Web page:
Calling the council members "demeaning and patronizing," Jones said that it soon became obvious that the council had already made a decision and were just not listening.
Autumnal foliage can be seen on part of the 25-acres owned by Kanan Properties. Former council member Rebecca Kanan, the daughter-in-law of Fannun Kanan, who is co-owner of the property with his wife, spoke on his behalf in support of rezoning the property from a residential/apartment use to that of a planned development area for one to two story office buildings. Part of the property also would be reserved for the expansion of parking facilities for the nearby Southtown YMCA. Seated, at right, is Fannun Kanan.
Voices of opposition included those of Sue Reece of S. Missouri Ave. and Sandra Ellis of Empire Ave. Reece who said she had lived in Joplin since 1941 said she was against any growth that would indiscriminately kill trees. "God gave us trees," she said. "Let's take care of it."
Ellis, introducing herself as a representative of a new group called Sustainable Joplin, said that it was the responsibility of the council to foster development in ways that were environmentally and economically responsible. She alerted them to the fact that Tin Cup Creek that surrounds the properties in question feeds into the watershed. Her remarks, "We need to preserve clean water" seemed to fall on deaf ears.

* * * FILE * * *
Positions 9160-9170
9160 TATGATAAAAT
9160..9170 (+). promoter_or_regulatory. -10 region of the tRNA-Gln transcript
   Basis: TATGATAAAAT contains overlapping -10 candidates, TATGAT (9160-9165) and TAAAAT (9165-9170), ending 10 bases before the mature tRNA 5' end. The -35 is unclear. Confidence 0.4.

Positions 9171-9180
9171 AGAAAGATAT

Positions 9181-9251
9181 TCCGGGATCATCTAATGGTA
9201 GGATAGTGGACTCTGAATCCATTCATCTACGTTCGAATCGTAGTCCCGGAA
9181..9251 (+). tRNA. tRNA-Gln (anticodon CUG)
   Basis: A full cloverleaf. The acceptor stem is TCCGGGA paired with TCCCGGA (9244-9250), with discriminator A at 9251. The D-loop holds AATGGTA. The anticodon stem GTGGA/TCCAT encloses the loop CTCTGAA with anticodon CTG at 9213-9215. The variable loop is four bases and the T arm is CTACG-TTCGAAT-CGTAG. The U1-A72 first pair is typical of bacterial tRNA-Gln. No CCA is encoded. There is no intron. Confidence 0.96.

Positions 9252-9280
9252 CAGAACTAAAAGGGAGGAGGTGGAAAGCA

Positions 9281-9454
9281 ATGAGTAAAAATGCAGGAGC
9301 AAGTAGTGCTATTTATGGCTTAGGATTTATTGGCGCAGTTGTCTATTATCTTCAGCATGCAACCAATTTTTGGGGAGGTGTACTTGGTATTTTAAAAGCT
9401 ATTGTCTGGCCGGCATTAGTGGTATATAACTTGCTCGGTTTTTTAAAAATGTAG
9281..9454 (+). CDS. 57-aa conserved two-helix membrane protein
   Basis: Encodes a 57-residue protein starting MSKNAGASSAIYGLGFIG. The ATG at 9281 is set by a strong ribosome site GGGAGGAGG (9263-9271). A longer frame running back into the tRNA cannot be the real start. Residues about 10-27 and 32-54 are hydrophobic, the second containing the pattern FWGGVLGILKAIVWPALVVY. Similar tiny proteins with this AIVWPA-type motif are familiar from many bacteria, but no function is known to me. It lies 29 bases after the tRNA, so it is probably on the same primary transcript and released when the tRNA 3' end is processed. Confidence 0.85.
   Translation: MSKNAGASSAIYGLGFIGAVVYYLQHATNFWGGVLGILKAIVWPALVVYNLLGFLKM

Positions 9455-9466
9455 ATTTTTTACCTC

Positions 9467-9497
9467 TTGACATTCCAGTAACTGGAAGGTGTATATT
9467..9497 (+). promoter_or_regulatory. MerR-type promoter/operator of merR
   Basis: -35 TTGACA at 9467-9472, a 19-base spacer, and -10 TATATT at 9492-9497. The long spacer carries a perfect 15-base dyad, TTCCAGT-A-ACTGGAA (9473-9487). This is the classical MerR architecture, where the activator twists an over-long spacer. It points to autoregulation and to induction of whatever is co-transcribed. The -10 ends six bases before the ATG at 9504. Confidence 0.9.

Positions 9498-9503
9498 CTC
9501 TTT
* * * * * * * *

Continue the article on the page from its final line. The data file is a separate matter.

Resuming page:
Lisa Lewis of Hilltop Road became very emotional when she outlined to the council how lights, noise and road problems from the new development would lead to loss of value of the group's residential properties. And the outrageous suggestion from Stinnett that her area is not going to grow and that her "small...little neighborhood" was "in the wrong place" did nothing to allay her fears.
Stinnett said he took personally the comment that the influence of Freeman Hospital was fueling the expansion. However, it became clear that creating a health care mecca over preserving the beauty of an upscale residential area was the design the council had in mind.
We should note that only four of the seven members on the zoning and planning commission were present at their second Monday of the month meeting to recommend approval of the council agenda bills. In the council work session last night Councilman Jim West, who was the only dissenter to the rezoning of Kanan's property, voiced his concern over the apparent lack of interest on the part of the remaining members. The discussion that followed revealed that members of six other boards had missed three consecutive sessions as well and by law were subject to dismissal. The council decided to reinstate everybody and that the mayor would write a letter to each of them encouraging his or her further participation. One can only guess what excuses each might give for being absent.